“I–” How did one respond to that against someone who technically didn’t need to breathe at all? Or eat, now that Kallen thought about it. “Fair enough. Is it good?”

“Much better than I expected. I’d never had coconut flour crust before today.”

Well, this was certainly the right part of the world to try it.

“Just avoid sweet toppings, I think.”

“I’ll tell Lelouch I have a connoisseur’s recommendation, then, when I show up with pizza. Speaking of, after talking with him a couple days ago, I have a few questions for you.” Recalling that Lelouch had asked for a geass, Kallen added, “Just questions.”

C.C. raised her eyebrows in invitation before biting into a new slice of her pizza.

“So when we first met, I realise now that you intimated the possibility of making a contract with either me or someone close to me when we were older. But back then, you were abiding by Marianne’s wish to keep us in the dark. I don’t understand the conflict of interests there.”

With a shrug, C.C. merely said, “Marianne broke our contract.

By dying, I assume. I hardly think that counts. But then perhaps C.C. felt the same. She did do as asked until it became untenable. Did she not think that counted, or did she just not care? Either way, that says an awful lot about her character. Kallen chose not to comment and moved on. “Who were you hoping to contract with? I won’t be offended if it wasn’t me.”

“So the prince sends in his wife to make his case for him. How disappointing.”

“It’s not like that,” Kallen said. She leaned closer. “He and I have a bet, you see, on which of us you actually wanted.”

C.C. hummed in faux interest. “In that case, you and Lelouch were both acceptable choices.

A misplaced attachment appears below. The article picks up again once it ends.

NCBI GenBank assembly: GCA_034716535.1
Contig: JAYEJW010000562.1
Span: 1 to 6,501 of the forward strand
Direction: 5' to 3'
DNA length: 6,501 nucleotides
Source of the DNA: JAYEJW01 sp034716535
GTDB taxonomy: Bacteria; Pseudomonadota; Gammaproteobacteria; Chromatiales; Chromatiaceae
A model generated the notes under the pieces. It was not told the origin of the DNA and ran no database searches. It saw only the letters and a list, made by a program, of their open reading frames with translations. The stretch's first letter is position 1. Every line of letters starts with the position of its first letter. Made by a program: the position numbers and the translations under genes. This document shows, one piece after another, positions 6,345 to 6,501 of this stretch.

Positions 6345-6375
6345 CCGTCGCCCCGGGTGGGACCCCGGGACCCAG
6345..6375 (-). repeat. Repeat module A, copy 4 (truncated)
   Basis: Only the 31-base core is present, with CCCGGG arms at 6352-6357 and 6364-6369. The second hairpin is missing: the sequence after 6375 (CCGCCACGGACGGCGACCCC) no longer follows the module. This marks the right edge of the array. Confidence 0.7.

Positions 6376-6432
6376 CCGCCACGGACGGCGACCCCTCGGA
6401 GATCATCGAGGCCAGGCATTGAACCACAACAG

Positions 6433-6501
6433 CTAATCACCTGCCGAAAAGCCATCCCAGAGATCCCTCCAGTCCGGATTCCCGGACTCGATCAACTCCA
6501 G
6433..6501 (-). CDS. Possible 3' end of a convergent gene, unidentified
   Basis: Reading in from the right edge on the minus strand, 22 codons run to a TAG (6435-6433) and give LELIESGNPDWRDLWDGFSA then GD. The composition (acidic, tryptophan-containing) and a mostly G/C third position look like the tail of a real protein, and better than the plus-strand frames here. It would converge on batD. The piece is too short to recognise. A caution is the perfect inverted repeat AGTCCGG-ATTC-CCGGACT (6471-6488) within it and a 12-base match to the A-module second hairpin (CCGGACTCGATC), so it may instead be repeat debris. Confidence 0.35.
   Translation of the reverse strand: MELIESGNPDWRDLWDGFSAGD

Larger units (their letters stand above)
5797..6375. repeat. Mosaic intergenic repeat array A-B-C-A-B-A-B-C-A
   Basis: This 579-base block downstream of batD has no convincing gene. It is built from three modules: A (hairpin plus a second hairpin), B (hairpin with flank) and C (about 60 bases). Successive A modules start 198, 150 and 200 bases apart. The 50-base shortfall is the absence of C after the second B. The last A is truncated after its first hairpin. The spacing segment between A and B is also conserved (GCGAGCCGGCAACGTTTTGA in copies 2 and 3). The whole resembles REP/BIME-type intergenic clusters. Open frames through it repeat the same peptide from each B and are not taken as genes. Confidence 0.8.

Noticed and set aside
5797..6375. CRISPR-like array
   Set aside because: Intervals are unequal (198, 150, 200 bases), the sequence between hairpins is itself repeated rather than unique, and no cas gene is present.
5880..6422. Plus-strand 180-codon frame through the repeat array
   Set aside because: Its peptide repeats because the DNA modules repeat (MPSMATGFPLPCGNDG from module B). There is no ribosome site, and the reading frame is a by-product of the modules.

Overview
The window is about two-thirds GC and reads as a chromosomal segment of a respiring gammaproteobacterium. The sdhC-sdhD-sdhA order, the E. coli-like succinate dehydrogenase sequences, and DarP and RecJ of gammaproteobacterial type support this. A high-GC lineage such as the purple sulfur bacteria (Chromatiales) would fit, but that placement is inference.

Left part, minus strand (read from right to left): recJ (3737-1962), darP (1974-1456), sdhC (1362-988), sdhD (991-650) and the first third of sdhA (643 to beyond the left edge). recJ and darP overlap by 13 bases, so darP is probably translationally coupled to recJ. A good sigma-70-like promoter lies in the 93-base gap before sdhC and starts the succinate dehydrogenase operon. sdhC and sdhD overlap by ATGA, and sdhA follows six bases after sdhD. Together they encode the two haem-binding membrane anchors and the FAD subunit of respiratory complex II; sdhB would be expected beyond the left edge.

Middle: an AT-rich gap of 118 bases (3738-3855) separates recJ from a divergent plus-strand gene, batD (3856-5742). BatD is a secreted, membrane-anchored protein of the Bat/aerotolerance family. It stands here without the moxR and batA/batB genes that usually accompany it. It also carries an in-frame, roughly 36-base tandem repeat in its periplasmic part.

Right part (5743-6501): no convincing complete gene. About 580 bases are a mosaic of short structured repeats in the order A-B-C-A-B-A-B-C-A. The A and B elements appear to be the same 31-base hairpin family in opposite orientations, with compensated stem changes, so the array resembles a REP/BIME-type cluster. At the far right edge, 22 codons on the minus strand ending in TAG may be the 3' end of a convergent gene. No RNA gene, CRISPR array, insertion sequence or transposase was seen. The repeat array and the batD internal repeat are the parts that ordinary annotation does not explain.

Now that couldn’t stand. “Come on. Surely one of us must have been more than merely ‘acceptable’. Who did you really want?”

Perhaps as Kallen should have expected, C.C. made no further remark and merely enjoyed her pizza.

A light sigh escaped Kallen. Why did her witch have to be so difficult? Anne had been so much more forthcoming with information. Perhaps she’d enjoyed the pleasure of a more affable immortal contractor than Kallen and Marianne.

“Fine.” No one wins this time, Kallen supposed. But she’d managed to swindle a free win out of Lelouch, so she called this a victory and left it at that. Then she noticed the receipt for C.C.’s pizza. “Hey. After six centuries of compound interest, how rich are you?”

“Usury? What kind of woman do you take me for?”

“Ah. Right.” Fifteenth century Europe was a very different place than modern Britannia. “Banking was just starting to become respectable back then, wasn’t it?”

“Venial I believe is the word you were looking for.”

That brought a small smile onto Kallen’s face. So she does have a sense of humour. “Let me rephrase my original question. I have no idea how much wealth you’ve accumulated over your life or what arrangements you made with Marianne. If you need anything, within reason, let me know.”

C.C. shifted and pulled a card out of her pocket. “I’ll trade you.” She held it out for Kallen to take. Upon closer inspection, it revealed itself as a credit card in Marianne Lamperouge’s name. Surprisingly, the expiration date was still several years in the future.

Eh, why not? Kallen withdrew her own card from her pocket and made the exchange. “Will Lelouch have to do anything special to plug this” – apparently unknown – “leak in his finances?”